Educating kids about food, from source to plate

How much does lemon or vinegar matter to a dish?

Chef Collin showing students how to cook brocolli

by Collin Morstein, Contributor 

I recently had the opportunity to work with TasteWise Kids and a group of high school students. We discussed – and of course demonstrated with hands-on taste tests -how to take an ingredient, or combination of ingredients from good to great with one simple addition – an acidic element. We wanted to share the highlights of the lesson with our larger TasteWise Kids community. 

What is acidity? 
Adding an acidic component (foods we’d consider to be sour) almost always enhances the flavors of a dish. A splash of vinegar or squeeze of lemon adds a brightness to foods that often doesn’t occur on its own. So with that in mind you’re following a recipe (or developing your own), you should always be thinking, “What’s my acid?” 

This was one of the most important lessons I learned as a cook and it has transformed the way I think about food. Classic dishes — those that have stood the test of time — usually have something in common: strong flavors enhanced by something acidic.

Why is acidity important?
Cooking is about balancing flavors. Sometimes we want to dull an excessively strong flavor, other times we want to amplify more subtle flavors. The dish should feel well-rounded, not overly sour, fatty, or sweet. Along with adding salt, the best way to achieve balance is through modifying the acidity of our foods.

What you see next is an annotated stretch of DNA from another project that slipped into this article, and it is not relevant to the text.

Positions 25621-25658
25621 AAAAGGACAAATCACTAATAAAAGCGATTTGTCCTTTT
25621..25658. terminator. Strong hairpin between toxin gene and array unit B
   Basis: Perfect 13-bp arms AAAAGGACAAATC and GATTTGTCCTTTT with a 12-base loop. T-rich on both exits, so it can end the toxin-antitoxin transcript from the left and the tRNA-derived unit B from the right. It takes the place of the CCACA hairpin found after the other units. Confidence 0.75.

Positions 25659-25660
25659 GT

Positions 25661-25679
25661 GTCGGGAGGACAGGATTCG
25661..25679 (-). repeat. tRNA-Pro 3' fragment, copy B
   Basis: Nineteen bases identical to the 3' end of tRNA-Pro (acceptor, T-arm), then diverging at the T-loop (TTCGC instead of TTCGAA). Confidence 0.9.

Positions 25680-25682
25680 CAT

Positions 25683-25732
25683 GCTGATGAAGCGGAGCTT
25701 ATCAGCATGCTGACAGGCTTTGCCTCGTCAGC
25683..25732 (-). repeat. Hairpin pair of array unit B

Most foods (meats, vegetables, nuts, fat) are basic, the opposite of acidic. That’s why we rely on acidic additives like those in the list below. Be careful l though — you can easily make foods too sour. The best way to avoid this is to always taste your food!

What are common acidic foods?

  • Citrus (lemons, limes, oranges)
  • Vinegars
  • Wine
  • Mustard
  • Tomatoes
  • Hot sauce
  • Cheese (such as ricotta and Parmesan)
  • Lacto-fermented foods (sauerkraut, pickles, kimchi)

Think about some examples of popular foods – and their acidic element:

  • Tomato sauce with pasta
  • Mustard on a hot-dog
  • Cheese on a grilled cheese
  • Vinegar in a salad dressing
  • Hot sauce on eggs
  • Lemon juice in a chicken marinade
  • Buttermilk in pancakes

Think about some of your favorite foods? What is the acidic element? Are there a couple of acidic elements that you tend to like best? 

Try it yourself
If you want to do your own acidic taste test at home, here is what we do with the student to help them see, and taste, the importance of adding in an acidic element.

  • Saute broccoli. Taste without lemon and then with it. Does the taste of the broccoli change/”pop”?
  • Put together guacamole without including lime. Taste without the lime and then with it. What do you notice?
  • Taste slice of bread with a layer of ricotta cheese spread on top. Then add a slice of tomato and a pinch of salt. What does the tomato and salt add?